The Network Advertising Initiative, which comprises some of the internet’s leading advertising and ad technology companies, yesterday said it has finalized a set of best practices for the use of web bugs.
Web bugs, aka web beacons, are single-pixel GIF image tags in HTML documents used to track web users. The invisible bugs allow the page owner to measure user activity based on image server logs.
The NAI rules, which represent the industry’s attempt to self-regulate, ask companies using these techniques to provide a notice of web bug use that says what the bugs are used for and what data is transferred to third parties.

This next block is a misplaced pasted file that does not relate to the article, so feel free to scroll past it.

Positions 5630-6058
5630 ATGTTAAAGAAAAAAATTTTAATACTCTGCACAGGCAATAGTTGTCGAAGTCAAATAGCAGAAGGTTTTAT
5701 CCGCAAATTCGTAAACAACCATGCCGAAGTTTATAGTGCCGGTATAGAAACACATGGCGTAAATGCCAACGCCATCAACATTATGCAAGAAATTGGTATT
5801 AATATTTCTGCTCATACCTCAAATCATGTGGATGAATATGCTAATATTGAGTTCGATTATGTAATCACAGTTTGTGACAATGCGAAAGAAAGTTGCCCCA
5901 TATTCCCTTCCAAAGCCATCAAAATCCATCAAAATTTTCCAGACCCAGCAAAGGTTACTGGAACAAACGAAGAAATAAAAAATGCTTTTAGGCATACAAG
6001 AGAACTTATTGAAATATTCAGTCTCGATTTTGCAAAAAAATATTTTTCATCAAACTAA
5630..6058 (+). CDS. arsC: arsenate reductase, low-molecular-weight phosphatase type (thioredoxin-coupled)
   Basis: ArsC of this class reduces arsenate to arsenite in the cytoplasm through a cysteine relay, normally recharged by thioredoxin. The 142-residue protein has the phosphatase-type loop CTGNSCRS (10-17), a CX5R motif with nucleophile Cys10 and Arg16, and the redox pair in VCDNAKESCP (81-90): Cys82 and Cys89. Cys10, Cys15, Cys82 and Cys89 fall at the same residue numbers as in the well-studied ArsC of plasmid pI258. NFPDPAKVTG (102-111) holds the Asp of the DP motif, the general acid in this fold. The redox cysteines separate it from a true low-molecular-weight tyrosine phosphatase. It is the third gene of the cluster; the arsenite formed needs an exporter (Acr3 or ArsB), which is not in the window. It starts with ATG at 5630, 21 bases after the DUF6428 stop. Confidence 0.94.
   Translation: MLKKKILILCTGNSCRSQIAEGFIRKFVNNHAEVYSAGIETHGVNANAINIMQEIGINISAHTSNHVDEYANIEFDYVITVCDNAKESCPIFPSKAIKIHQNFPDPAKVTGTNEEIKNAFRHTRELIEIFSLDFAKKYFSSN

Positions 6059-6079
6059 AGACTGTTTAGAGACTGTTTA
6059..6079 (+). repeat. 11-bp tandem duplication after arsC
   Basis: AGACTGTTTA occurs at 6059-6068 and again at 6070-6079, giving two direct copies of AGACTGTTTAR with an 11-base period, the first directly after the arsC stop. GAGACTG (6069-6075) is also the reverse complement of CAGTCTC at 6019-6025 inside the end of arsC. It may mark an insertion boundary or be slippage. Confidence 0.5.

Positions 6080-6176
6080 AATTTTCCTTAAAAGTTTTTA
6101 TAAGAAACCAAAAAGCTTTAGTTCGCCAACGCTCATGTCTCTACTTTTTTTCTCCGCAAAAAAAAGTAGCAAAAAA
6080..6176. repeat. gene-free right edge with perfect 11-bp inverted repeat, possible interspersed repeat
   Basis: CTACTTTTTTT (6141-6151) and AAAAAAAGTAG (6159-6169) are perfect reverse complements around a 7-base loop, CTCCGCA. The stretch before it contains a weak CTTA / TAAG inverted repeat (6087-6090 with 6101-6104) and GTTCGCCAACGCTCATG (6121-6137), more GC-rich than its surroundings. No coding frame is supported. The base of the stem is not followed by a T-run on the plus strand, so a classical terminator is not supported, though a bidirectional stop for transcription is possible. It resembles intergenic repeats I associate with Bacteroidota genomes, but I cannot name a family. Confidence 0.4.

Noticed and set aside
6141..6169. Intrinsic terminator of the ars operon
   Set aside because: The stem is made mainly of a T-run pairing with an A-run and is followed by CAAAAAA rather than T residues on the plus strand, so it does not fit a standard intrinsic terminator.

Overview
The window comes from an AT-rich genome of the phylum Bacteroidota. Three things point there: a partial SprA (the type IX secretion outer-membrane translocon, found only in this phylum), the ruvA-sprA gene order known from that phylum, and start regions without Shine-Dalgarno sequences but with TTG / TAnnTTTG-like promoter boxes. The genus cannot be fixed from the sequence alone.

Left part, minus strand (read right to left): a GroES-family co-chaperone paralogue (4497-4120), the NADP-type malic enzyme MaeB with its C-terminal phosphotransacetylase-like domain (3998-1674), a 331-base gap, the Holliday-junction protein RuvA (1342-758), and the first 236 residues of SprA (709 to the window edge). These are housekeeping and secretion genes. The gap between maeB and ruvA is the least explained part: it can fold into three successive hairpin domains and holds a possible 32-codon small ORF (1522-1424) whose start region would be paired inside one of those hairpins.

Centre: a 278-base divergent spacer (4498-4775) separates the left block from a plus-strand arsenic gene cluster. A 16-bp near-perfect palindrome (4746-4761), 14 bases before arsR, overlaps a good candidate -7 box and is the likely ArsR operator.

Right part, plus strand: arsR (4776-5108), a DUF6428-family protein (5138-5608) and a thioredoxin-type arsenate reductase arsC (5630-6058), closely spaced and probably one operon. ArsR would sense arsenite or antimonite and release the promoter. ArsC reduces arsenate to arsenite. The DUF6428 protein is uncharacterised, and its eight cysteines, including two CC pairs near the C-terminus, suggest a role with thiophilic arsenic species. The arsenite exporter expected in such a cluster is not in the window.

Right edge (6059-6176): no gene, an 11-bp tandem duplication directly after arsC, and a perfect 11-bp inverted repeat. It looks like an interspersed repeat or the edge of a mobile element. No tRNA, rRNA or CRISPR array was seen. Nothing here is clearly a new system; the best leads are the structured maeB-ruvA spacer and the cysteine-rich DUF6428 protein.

If the bug can be tied to personal data, such as via a cookie or an email address, and it will be disclosed to third parties, then there needs to be an opt-out for the user, but only when the disclosure is for purposes unrelated to the reason the data was collected.
Companies included in the development of the guidelines include IBM, Microsoft, the US Postal Service, DoubleClick, WebSideStory, Advertising.com, 24/7 RealMedia, Coremetrics, KeyLime Software and Guardent.